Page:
EU social partners reach agreement on inclusive labour market

In March 2010, the EU-level cross-sector social partners presented a new joint agreement on achieving an inclusive labour market. The agreement sets out the main challenges and develops a range of actions that the social partners can take to help disadvantaged people to enter, remain and develop in the labour market. The member organisations of the signatory parties have three years to implement the agreement, and an implementation report will be drawn up in 2014.

On 25 March 2010, the EU-level cross-sector social partners presented a joint autonomous framework agreement (863Kb PDF) on inclusive labour markets. The parties involved included the European Trade Union Confederation (ETUC), the European Centre of Enterprises with Public Participation and of Enterprises of General Economic Interest (Centre européen des entreprises à participation publique et des entreprises d’intérêt économique général, CEEP), the employer organisation BusinessEurope and the European Association of Craft, Small and Medium-sized Enterprises (Union Européenne de l’artisanat et des petites et moyennes enterprises, UEAPME).

This is the fourth intersectoral autonomous agreement to be concluded by the EU-level cross-sector social partners, following previous agreements – on telework in 2002 (EU0207204F), stress at work in 2004 (EU0410206F) and harassment and violence at work in 2007 (EU0705019I). Autonomous agreements are implemented in accordance with Article 155(2) of the Treaty on the Functioning of the European Union (TFEU). This latest agreement was concluded in the context of the social partners’ joint work programmes for 2006–2008 and 2009–2010.

Aims of agreement

The agreement sets out to provide a general framework, focusing on what can be done to enhance labour market inclusion. It has three main aims, namely to:

  • consider access, return, retention and development, with a view to achieving full integration of individuals in the labour market;
  • increase awareness, understanding and knowledge of employers, workers and their representatives of the benefits of inclusive labour markets;
  • provide workers, employers and their representatives with an ‘action-oriented’ framework to identify obstacles to inclusive labour markets and solutions to overcome them.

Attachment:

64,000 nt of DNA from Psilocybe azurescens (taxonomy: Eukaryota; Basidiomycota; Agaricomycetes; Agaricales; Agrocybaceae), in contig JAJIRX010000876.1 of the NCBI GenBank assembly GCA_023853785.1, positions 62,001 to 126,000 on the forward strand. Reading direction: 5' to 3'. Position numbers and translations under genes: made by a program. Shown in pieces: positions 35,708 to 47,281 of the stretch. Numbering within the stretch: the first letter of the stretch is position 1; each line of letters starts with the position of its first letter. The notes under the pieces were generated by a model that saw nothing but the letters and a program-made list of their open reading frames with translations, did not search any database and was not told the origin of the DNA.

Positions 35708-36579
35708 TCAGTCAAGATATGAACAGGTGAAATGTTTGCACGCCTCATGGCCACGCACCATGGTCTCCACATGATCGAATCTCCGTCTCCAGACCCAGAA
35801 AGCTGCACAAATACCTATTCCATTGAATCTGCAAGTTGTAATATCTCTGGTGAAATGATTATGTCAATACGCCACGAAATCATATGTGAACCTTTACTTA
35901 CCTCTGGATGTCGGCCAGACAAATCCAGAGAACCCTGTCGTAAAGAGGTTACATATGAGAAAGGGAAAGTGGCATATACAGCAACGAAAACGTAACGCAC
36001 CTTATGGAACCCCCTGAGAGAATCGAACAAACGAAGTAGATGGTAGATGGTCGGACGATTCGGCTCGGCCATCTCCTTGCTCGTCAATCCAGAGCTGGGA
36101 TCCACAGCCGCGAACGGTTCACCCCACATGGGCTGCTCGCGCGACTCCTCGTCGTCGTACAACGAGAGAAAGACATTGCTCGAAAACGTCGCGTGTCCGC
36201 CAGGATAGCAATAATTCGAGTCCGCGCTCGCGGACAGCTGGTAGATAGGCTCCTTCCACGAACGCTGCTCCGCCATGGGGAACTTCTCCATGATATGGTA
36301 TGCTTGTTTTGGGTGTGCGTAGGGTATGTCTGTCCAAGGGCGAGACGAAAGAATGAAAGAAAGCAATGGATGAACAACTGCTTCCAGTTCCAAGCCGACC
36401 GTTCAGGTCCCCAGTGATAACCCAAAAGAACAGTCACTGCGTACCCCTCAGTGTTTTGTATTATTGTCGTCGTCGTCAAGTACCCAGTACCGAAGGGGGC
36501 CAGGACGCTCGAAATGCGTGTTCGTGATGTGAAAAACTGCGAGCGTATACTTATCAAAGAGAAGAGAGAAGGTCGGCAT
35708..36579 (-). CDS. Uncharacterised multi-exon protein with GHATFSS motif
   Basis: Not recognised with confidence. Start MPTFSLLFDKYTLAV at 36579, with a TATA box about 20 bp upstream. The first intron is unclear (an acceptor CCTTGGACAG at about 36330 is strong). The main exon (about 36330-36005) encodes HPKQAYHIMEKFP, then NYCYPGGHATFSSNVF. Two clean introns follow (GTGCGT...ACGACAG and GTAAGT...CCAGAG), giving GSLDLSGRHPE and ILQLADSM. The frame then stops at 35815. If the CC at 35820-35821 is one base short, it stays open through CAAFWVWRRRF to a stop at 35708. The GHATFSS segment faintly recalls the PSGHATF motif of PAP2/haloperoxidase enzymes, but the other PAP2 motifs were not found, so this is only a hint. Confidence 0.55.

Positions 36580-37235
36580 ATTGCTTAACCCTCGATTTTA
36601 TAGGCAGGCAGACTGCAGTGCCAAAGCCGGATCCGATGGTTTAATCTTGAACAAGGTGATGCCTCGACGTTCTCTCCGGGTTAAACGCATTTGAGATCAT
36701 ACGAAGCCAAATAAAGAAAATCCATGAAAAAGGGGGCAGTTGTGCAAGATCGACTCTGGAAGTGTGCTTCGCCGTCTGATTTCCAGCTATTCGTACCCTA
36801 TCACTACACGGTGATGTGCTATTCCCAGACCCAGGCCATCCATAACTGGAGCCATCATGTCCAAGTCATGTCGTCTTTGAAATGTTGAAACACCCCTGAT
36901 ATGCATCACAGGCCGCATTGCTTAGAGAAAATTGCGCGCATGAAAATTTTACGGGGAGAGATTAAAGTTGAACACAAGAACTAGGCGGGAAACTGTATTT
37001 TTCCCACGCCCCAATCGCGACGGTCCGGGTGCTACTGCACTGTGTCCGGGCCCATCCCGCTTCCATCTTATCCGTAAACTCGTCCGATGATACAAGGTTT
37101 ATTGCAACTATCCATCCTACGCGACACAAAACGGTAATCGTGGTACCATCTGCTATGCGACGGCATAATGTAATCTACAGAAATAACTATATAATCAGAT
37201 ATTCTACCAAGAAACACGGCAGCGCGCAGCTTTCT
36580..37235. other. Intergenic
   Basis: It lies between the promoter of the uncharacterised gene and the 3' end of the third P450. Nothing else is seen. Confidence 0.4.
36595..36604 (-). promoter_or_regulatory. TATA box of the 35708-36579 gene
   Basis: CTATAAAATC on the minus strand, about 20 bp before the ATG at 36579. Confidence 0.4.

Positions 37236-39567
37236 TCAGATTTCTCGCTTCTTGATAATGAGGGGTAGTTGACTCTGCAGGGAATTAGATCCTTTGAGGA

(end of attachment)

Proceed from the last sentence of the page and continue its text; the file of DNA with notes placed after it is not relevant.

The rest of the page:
Main obstacles to an inclusive labour market

The agreement identifies a non-exhaustive list of potential barriers to an inclusive labour market, all of which have the potential to affect the full integration of individuals into the labour market. These potential obstacles are:

  • the availability of information about jobseekers and about the jobs that are available;
  • recruitment-related obstacles such as recruitment methods that do not attract a wide diversity of applicants;
  • training-related obstacles – for example, investment in or access to learning opportunities is identified as important, as is recognition of individual skills, competences and professional experience, and the match between the offer of training and the needs of the labour market;
  • the responsibilities and attitudes of employers, workers, their representatives and jobseekers;
  • working life issues such as working conditions and work organisation, work-life balance policies and career development prospects.

Potential social partner actions

The agreement lists the relevant actions that the social partners could take, as follows:

  • organising awareness-raising campaigns and action plans to improve the image of economic sectors or occupations;
  • organising awareness-raising campaigns and tools to promote the diversity of the workforce;
  • disseminating information about the availability of jobs and training schemes;
  • cooperating with the third sector – that is, charities and voluntary, not for profit or non-governmental organisations – to support those who have particular difficulties in relation to the labour market;
  • cooperating with education and training systems to better match the needs of the individual and those of the labour market;
  • implementing specific and effective recruitment methods and induction policies and ensuring the right working conditions;
  • introducing jointly agreed individual competence development plans for workers;
  • improving transparency and transferability for workers and for companies;
  • promoting more and better apprenticeship and traineeship contracts.

Key recommendations

The annex to the agreement contains a list of recommendations to public authorities and other actors, urging them to design and implement comprehensive policies to promote inclusive labour markets, in the following areas:

  • the extent and quality of specific transitional measures for people who encounter difficulties in the labour market;
  • the effectiveness of employment and career advice services;
  • education and training;
  • the adequacy of investment in territorial development;
  • access to transport, care, housing and education;
  • starting, sustaining and expanding businesses;
  • tax and benefit systems.


Creating an inclusive labour market is at present a key concern for the European social partners, and one that is particularly relevant in the currently difficult economic climate. In a joint press release (93Kb PDF), the signatory parties note that with the EU unemployment rate currently at 9.5%, ‘urgent and determined action is needed. Europe cannot afford such a waste of talent. Europe must make full use of its labour force potential, improve job quality and increase employment rates in the face of demographic ageing’. The member organisations of the signatory parties have three years to implement the agreement, and an implementation report will be drawn up in 2014.

Andrea Broughton, Institute of Employment Studies (IES)

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